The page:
This is from a Vox article, This Chart Shows America’s Old Testament Thinking on the Death Penalty. It shows the change in the reasons that people give for support of the death penalty over the last 25 years. The “eye for an eye” reason was and still is the biggest reason for it. But it is going down. In fact, all of the reasons are going down. But there is one reason that didn’t even register 25 years ago, but which now is the reason 15% of Americans give for support of the death penalty: it saves tax-payers’ money.
That one is funny, because as anyone who even casually follows the issue knows: it costs a lot more to kill someone than it does to just lock them in a cage for the rest of their lives. Sadly, my experience when telling this to capital punishment fans is that they then start grousing about the fact that we don’t just just shoot them right there on sentencing. This position is untenable, so such conversations always leads to either (1) the fan turning back to “eye for an eye” logic; or (2) the fan claiming that wrongful executions are just an unfortunate aspect of their efficient killing system.
But think about the “saves tax-payers’ money” argument. It is a psychopathic argument: other people’s lives are not worth spending any money. These are the same people who think it is just fine with the huge oil companies getting billions of dollars in tax breaks. But paying a small fraction of that to make it slightly less likely that an innocent person is executed is just too much. This is not just the thinking of a psychopath; this is the thinking of a stupid psychopath.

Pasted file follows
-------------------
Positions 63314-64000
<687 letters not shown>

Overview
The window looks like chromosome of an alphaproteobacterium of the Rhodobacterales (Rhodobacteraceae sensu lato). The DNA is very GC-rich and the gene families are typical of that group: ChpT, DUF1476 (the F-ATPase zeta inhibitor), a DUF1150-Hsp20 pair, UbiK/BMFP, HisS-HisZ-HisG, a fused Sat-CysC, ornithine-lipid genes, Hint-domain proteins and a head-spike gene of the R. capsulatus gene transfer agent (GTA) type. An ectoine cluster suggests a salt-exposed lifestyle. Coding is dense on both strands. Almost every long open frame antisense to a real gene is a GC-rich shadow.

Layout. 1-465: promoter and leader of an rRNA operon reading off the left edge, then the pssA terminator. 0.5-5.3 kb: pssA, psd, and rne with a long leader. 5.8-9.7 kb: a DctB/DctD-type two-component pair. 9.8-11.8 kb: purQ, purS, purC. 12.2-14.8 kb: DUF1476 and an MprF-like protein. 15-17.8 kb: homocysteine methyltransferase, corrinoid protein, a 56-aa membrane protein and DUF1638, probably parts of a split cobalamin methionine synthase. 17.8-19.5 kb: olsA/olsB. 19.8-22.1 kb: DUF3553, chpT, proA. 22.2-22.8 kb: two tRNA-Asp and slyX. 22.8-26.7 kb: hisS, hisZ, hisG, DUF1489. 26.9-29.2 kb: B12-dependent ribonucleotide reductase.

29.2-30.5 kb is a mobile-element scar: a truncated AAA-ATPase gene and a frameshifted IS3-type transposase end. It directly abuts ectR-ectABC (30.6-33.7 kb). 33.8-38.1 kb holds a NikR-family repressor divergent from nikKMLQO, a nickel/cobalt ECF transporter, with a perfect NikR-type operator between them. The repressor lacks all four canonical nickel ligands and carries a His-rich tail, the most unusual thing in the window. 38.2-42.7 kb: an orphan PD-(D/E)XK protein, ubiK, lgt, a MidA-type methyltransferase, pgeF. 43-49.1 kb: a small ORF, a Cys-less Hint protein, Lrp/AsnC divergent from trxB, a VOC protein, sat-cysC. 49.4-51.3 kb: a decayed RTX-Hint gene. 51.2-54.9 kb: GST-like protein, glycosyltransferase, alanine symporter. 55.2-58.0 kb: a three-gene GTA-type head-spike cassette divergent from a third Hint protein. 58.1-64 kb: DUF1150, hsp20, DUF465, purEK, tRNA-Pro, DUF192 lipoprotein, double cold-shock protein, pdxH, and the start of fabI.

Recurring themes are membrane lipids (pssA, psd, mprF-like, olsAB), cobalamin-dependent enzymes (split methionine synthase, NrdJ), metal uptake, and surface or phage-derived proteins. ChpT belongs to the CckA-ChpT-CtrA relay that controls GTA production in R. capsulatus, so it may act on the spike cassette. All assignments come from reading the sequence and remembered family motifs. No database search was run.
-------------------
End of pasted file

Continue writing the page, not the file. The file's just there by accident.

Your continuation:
The graph is also interesting in that “they will repeat crime” and “set an example” have gone down to almost zero support. So apparently, people have given up on these notions. This is good because they simply are invalid: people don’t escape from prison and the death penalty doesn’t discourage people from murder because murder is almost never a rational crime. And maybe these are the people who moved into the anti-death penalty camp, because overall support is down from 1991:
Regardless, what it all shows is that support for the death penalty is not rational. Most people are for it out of a sense of revenge (understandable but hardly good policy) or they believe it will do things it doesn’t do. But I think that people like myself who hate the death penalty should be careful. Many think that support for it is decreasing. But that’s not really true. As you can see in the graph, support peaked during the Reagan and Clinton years, but all that has happened since then is that the hateful fever has lifted. Now we are back to where it always is: with roughly 60% of Americans thinking it is a great idea despite the dozens of death row inmates who have been exonerated.
I disagree with Jonathan Gruber: Americans are not especially stupid. But they score very high on “evil.”